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Police combating organised crime

Police combating organised crime

Gangs and organised crime groups are being investigated and prosecuted every week in New Zealand and there are several cases currently before the High Court, said Assistant Commissioner Peter Marshall.

"Police in the Districts are active in disrupting crime groups and are constantly aware of the moving environment in which the crime groups operate," said Mr Marshall.

"New Zealand is a comparatively small country with a single national Police service. There’s not much that happens of significance in the criminal world without Police getting to hear about it. We are well aware of criminal trends and issues."

There are a range of multi-agency operations being undertaken involving agencies such as Customs, Immigration Service and the Serious Fraud Office.

Police have built strong relationships with international police agencies particularly in the Asia region. Liaison officers are based in Sydney, Canberra, Bangkok, Fiji, the UK, the United States and Indonesia and proposals are being developed for an officer to be based in China.

Police are continually working with overseas agencies in an effort to stop criminal activity before it reaches here. For example last year Operation Outrigger in Fiji resulted in the bust of a major international group involved in the manufacture of methamphetamine.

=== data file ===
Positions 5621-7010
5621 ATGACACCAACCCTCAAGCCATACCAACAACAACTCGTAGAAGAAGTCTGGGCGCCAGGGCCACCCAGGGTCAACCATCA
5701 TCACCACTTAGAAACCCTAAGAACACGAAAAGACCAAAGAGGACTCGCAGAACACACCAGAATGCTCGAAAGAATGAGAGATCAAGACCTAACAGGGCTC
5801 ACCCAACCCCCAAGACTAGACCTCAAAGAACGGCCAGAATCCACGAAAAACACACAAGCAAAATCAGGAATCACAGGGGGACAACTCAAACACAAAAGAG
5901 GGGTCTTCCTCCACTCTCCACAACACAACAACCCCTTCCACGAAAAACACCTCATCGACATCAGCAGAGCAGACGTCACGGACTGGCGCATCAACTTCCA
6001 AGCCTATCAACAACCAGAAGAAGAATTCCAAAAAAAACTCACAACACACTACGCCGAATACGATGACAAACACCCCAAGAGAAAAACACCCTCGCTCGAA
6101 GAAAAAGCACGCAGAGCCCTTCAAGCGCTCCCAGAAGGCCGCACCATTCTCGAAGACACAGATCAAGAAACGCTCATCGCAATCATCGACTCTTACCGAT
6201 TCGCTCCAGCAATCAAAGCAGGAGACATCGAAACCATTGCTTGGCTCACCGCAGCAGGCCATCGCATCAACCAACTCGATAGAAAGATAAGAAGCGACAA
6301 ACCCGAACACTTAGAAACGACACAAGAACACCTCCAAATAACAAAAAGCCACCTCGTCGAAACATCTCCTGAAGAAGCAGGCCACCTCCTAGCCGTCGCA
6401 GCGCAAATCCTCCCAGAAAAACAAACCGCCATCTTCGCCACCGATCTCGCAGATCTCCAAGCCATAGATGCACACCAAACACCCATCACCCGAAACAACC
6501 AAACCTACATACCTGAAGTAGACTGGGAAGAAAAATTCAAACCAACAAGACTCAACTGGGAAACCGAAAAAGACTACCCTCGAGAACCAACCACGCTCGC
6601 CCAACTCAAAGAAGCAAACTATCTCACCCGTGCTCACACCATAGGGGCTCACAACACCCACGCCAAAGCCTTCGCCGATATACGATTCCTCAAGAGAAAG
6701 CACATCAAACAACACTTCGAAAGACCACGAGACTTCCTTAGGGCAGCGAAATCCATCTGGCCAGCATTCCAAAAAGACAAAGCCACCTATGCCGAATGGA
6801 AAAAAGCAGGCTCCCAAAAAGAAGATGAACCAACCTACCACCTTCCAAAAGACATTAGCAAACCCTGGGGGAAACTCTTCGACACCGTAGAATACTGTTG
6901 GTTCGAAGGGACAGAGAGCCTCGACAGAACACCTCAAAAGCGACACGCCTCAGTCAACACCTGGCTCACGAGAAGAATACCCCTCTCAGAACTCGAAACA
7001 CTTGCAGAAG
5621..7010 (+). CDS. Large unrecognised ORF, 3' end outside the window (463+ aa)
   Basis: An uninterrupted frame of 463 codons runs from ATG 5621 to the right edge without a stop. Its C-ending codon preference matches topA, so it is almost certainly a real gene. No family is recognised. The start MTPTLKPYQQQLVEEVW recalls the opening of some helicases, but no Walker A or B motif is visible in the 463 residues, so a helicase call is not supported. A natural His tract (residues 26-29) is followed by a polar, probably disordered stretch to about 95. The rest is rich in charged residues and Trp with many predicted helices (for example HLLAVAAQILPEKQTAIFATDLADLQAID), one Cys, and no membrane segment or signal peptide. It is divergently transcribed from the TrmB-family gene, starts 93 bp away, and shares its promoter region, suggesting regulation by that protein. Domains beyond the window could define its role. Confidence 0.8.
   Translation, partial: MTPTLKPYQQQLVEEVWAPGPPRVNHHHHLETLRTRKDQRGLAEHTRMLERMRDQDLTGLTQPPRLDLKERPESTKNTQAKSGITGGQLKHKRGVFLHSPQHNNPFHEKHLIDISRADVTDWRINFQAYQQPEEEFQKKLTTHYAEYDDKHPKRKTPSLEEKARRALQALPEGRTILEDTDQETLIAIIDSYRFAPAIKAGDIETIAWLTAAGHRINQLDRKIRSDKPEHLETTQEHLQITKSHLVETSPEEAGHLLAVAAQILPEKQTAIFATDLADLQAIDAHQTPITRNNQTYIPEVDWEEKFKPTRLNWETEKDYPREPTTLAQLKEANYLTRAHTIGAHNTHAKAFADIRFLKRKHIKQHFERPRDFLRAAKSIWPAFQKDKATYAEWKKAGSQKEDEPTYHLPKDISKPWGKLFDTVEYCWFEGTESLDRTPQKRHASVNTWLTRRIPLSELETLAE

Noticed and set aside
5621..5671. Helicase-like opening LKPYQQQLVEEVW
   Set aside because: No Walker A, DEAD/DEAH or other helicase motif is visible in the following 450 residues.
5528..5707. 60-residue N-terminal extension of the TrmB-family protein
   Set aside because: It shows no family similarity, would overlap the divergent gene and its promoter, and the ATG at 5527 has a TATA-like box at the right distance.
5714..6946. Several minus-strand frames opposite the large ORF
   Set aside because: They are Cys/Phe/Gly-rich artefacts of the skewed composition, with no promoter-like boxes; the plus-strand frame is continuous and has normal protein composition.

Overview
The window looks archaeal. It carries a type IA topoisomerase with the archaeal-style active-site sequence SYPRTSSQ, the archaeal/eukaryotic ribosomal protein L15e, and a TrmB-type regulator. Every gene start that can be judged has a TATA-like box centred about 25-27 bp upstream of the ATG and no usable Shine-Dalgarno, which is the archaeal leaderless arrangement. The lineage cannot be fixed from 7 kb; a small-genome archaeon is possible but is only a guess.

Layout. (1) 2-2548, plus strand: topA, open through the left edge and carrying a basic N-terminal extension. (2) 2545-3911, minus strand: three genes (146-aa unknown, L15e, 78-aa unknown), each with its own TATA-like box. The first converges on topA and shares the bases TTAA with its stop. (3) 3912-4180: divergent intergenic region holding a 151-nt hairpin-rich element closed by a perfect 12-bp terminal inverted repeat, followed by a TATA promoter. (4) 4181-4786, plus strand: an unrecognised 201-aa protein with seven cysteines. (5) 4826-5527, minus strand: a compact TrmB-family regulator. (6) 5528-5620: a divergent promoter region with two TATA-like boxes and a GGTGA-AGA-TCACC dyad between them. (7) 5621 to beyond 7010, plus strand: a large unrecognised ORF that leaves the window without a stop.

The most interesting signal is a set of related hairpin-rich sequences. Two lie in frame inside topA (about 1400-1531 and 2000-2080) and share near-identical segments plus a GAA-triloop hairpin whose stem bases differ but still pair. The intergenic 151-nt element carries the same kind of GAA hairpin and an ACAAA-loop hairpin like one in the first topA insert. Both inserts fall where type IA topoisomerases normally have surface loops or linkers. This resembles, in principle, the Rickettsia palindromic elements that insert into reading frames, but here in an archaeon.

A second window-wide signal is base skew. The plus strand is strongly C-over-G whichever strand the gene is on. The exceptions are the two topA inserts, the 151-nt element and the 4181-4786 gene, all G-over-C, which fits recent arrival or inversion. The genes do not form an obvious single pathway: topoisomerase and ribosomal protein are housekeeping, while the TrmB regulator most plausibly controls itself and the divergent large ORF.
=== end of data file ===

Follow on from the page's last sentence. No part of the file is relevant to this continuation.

"Most often people in the New Zealand will not be aware of some of the successful international operations which have involved the possible importation of drugs and other criminal activities to New Zealand."

Mr Marshall said Police were heartened with the Government’s proposed Civil Assets Forfeiture legislation.

"This will be very productive in unsettling crime groups whose common denominator is profit."

Recent investment in clan lab teams and a strategic focus on reducing crime and organised crime has resulted in a general reduction in crime over the last few years, said Mr Marshall.

Police will also continue to liase closely with the Ministry of Justice and other criminal justice sector partners as active contributors to the Government’s overall crime reduction strategy.

"The success of major crime operations very often depend on information and assistance from members of the public. This support is invaluable if we are to combat crime and in particular organised crime.

"However, it should be remembered that organised crime feeds on markets for drugs and stolen property and this is the challenge for society as a whole, not just Police, to address.

"I would like to acknowledge the huge amount of effort by Police staff who are deserving of praise rather than criticism for their hard work and ongoing successes.

"Police are very conscious of any concerns about organised crime in New Zealand, in whatever form it may take, and will continue to work with partner agencies nationally and internationally to make life as uncomfortable as possible for people who make a living out of criminal activities," said Mr Marshall.

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